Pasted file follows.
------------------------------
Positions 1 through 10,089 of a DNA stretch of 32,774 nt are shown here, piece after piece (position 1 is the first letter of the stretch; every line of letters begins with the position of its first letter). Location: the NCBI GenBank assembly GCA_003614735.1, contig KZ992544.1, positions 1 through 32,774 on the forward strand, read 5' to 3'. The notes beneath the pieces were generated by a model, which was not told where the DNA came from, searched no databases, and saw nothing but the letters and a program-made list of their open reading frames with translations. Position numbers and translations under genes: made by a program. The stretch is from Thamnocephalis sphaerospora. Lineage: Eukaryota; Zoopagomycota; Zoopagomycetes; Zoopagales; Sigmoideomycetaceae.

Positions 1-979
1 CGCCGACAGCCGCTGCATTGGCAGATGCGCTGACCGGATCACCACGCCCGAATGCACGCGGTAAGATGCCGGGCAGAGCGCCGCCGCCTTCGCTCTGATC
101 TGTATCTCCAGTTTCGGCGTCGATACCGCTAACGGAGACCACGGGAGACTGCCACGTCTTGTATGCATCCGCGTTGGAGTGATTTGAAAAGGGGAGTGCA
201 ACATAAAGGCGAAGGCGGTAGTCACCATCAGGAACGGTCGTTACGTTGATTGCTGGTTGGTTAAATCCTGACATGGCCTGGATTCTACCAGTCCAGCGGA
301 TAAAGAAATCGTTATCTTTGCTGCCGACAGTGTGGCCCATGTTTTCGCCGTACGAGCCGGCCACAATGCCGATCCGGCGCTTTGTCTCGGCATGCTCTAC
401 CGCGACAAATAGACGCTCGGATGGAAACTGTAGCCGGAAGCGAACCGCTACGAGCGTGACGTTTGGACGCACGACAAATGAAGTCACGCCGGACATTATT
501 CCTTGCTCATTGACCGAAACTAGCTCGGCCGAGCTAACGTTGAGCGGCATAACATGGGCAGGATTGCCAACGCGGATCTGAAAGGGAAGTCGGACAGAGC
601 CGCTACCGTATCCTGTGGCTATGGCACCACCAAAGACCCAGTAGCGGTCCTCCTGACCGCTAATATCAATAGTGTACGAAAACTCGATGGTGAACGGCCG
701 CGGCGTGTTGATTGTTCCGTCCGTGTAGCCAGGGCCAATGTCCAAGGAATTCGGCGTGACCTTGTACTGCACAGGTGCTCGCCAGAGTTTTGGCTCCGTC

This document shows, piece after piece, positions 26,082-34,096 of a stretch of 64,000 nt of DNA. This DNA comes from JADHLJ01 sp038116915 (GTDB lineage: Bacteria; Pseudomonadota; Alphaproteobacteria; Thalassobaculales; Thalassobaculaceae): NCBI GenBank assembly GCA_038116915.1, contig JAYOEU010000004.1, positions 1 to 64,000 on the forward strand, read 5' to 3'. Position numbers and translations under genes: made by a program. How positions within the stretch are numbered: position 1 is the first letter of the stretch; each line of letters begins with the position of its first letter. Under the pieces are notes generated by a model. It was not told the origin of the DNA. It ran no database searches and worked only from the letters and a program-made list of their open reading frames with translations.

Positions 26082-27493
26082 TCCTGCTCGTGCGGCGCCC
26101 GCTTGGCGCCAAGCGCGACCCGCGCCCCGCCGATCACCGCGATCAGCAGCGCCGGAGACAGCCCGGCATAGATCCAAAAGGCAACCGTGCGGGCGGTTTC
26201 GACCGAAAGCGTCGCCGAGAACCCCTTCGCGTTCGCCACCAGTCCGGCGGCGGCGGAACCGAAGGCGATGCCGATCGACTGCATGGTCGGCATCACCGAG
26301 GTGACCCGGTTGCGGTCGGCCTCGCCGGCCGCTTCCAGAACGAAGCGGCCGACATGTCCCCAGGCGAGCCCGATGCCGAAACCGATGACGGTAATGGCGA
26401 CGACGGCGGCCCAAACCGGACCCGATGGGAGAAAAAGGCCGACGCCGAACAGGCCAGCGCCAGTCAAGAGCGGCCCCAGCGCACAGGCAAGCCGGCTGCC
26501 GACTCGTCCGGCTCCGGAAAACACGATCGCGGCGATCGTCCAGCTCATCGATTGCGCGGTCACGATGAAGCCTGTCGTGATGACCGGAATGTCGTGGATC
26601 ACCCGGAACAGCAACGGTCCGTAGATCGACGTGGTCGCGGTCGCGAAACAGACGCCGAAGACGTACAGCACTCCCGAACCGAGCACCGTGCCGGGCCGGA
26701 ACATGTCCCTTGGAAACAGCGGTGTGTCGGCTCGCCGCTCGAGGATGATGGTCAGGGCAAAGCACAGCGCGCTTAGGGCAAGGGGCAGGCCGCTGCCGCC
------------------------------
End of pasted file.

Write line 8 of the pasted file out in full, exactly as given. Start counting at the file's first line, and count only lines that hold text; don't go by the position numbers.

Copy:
501 CCTTGCTCATTGACCGAAACTAGCTCGGCCGAGCTAACGTTGAGCGGCATAACATGGGCAGGATTGCCAACGCGGATCTGAAAGGGAAGTCGGACAGAGC